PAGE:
An upcoming interdisciplinary conference entitled Skeletons, Stories, and Social Bodies (SSSB) aims to cover a wide range of topics relating to human anatomy and death. Taking place at the University of Southampton from Friday 24th March to Sunday 26th March 2017, the conference organizers are keen for students, early career researchers and commercial archaeologists and bioarchaeologists to contribute as appropriate. The keynote speakers for the conference have recently been confirmed as Dr Heather Bonney, the collections manager of anthropology and a practicing forensic anthropologist at the Natural History Museum, London, and Professor Caroline Wilkinson, a forensic anthropologist from FaceLab at the Liverpool John Moores University who specializes in the forensic reconstruction of faces from both forensic and historical contexts.
Alongside the usual presentations and a conference dinner on the Saturday evening, there is also the opportunity to take part in a number of workshops by the Centre for Learning Anatomical Sciences and art exhibitions on the Sunday. The five optional workshops include the chance to learn about bioarchaeology, or to attend workshops investigation the scent of death, grief demystified and or an introduction to the Anatomical Sciences laboratory among other topics. Please note that conference delegates will only have the option to sign up for two of the five workshops due to limited places.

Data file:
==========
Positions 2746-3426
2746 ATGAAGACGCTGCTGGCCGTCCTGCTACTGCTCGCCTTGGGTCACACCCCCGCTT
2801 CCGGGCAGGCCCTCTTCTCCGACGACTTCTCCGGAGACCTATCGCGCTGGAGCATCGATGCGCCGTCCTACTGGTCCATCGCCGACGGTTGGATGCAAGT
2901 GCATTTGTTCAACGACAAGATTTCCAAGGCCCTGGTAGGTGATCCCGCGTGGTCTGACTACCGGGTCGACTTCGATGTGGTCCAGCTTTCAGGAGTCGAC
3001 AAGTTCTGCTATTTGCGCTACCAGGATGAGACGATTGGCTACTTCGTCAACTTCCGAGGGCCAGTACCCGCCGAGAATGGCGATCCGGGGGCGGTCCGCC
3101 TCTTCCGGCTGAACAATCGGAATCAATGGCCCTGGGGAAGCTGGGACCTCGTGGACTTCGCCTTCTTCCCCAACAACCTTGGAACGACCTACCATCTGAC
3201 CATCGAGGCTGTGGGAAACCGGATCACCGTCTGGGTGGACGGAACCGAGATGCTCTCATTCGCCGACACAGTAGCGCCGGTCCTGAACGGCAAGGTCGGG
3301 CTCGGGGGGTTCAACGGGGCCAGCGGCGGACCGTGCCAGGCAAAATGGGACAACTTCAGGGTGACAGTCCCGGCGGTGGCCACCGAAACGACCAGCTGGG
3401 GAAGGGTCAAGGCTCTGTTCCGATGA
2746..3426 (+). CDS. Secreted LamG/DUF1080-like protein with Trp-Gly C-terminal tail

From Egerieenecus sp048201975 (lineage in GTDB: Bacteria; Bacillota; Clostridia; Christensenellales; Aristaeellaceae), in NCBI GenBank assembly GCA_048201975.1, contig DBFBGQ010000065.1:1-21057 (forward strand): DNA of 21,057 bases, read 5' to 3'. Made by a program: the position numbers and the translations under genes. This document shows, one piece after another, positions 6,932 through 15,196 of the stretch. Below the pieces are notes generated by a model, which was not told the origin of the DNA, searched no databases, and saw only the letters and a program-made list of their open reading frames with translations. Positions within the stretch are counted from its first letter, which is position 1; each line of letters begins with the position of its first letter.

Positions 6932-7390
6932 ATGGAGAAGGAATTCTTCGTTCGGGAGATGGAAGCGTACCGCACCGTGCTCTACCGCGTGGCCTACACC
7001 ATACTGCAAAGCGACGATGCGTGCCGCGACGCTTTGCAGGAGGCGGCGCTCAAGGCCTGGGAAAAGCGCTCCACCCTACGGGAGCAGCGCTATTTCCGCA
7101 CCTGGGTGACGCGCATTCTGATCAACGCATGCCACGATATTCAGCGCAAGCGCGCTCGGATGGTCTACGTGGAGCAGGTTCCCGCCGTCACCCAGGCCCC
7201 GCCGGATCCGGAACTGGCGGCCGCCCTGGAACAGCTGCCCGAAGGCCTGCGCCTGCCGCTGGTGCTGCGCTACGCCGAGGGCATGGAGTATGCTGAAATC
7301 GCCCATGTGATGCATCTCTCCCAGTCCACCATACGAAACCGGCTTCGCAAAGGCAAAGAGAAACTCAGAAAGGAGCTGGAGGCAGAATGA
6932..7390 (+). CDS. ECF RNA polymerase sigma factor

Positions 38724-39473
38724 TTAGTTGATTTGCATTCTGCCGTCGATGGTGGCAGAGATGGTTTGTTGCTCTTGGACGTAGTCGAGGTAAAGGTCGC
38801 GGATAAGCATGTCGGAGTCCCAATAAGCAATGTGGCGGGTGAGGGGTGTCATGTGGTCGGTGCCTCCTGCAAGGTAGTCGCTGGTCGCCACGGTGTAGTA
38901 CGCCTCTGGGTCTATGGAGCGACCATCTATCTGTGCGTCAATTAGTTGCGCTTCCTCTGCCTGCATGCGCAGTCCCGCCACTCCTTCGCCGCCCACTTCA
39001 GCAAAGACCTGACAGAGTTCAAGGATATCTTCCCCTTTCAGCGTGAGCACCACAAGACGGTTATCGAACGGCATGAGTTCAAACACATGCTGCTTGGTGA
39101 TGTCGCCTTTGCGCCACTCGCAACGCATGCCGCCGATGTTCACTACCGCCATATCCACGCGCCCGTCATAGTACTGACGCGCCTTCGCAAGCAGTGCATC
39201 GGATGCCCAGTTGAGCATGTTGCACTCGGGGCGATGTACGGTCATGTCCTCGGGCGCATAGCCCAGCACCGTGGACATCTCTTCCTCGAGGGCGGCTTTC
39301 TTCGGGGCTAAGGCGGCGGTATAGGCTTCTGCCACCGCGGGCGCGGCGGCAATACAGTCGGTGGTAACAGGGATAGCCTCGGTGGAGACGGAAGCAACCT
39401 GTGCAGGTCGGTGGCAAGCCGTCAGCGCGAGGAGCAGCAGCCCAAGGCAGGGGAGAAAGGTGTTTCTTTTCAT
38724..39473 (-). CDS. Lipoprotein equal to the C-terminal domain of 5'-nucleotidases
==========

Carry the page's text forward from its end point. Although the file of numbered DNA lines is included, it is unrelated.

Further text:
The price for the conference has now been confirmed – please see the conference homepage for the range of prices available. For the full event attendance the price is set at £65 (student) to £85 (waged), costing a total of £115 if registration is late, but individual day rates are also available. As such it is advised that anybody interested book before Tuesday 31st January 2017 for early bird registration, whilst late registration is available from the 1st February until the 20th February 2017, which is likely to cost more. Furthermore there are student bursaries are available for undergraduate and postgraduate students. Please see here for further details and the conditions stipulated.
Topics for Consideration
As this is a very wide-ranging conference the topic of the talks submitted can fit into several categories. I’d imagine it would depend on the number of the topics received as to how the sessions themselves are organized over the three-day length of the conference. These topics include, but are certainly not limited to, the following subjects:
1) History of anatomy & dissection
2) Dissections, prosections and technology: replacing cadavers?
3) Death in the modern age
4) Ethics of display of human remains
5) Funerary practices through the ages
6) Disability and disease: archaeological and medical
7) Forensic investigation and approaches
8) Death on the big screen: television and film
9) Lifecourse and osteobiographies
10) Morphology and evolutionary anatomy
11) The body social